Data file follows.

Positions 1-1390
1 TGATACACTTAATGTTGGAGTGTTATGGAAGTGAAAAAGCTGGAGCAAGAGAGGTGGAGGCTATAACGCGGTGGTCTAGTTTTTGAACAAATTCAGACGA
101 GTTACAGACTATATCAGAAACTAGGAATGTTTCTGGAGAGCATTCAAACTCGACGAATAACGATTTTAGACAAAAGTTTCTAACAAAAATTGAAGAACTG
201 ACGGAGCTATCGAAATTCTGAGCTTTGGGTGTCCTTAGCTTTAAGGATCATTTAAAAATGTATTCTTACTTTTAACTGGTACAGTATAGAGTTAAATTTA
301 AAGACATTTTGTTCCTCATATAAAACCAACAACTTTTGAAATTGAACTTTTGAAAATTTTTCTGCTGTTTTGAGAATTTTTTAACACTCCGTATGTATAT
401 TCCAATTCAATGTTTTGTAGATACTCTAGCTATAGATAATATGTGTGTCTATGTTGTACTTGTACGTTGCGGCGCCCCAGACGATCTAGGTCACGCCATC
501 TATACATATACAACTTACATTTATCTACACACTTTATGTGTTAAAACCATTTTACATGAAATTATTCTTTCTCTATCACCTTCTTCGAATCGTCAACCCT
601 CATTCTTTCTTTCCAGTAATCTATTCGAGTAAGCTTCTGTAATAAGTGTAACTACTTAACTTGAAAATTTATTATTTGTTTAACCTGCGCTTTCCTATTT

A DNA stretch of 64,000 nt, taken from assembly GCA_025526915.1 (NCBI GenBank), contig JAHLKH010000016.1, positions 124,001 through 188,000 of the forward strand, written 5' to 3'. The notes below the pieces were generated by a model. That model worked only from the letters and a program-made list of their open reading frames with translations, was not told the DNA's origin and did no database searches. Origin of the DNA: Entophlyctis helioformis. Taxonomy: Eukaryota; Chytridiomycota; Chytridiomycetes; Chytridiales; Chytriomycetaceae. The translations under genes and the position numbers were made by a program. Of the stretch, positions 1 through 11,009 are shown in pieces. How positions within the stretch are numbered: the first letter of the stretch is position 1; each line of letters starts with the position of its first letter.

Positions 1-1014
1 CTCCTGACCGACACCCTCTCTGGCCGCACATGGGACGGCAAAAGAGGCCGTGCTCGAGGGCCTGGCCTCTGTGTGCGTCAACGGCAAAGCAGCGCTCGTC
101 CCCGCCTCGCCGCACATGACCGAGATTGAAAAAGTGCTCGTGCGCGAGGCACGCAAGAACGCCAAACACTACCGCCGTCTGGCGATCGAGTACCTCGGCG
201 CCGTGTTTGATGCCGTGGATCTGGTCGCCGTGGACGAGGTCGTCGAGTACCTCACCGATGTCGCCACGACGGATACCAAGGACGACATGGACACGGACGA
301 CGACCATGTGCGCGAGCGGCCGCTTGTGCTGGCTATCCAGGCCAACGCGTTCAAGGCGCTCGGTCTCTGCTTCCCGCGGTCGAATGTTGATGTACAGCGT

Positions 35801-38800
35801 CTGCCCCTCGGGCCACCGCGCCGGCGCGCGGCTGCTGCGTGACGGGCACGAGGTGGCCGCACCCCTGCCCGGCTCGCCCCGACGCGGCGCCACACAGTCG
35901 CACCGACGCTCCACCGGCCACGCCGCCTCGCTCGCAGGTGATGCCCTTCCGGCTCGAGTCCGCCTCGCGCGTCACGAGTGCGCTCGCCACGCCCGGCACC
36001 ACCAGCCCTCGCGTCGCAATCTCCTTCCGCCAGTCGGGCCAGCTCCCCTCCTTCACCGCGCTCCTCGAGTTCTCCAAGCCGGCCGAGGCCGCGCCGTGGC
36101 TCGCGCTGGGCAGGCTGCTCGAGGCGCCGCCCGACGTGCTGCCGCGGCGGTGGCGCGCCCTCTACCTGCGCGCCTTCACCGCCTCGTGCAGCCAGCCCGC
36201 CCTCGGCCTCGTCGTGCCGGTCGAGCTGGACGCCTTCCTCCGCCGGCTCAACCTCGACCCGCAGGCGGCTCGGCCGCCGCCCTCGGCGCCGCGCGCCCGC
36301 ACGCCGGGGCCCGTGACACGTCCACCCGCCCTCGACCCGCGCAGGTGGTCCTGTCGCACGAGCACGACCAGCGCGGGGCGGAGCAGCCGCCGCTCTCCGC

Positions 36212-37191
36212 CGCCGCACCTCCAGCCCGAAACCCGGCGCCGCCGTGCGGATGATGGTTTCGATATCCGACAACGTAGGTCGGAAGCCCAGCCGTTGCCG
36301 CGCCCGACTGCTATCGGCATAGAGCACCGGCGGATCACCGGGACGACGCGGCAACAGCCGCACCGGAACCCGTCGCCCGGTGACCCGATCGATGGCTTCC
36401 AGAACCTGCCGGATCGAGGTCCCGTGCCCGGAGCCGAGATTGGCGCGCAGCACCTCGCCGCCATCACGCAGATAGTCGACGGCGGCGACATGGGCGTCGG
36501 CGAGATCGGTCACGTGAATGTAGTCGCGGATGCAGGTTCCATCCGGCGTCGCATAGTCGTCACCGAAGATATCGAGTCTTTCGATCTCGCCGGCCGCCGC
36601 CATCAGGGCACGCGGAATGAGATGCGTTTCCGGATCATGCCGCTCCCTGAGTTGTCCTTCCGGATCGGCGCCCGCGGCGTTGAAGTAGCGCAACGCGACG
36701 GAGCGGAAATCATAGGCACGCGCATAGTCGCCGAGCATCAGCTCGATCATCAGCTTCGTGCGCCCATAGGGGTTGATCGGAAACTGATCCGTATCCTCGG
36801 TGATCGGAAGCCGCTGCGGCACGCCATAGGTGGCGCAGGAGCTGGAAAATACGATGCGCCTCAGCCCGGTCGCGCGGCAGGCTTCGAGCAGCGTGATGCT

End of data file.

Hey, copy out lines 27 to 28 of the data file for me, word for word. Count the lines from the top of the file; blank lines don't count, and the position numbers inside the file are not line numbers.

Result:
36601 CATCAGGGCACGCGGAATGAGATGCGTTTCCGGATCATGCCGCTCCCTGAGTTGTCCTTCCGGATCGGCGCCCGCGGCGTTGAAGTAGCGCAACGCGACG
36701 GAGCGGAAATCATAGGCACGCGCATAGTCGCCGAGCATCAGCTCGATCATCAGCTTCGTGCGCCCATAGGGGTTGATCGGAAACTGATCCGTATCCTCGG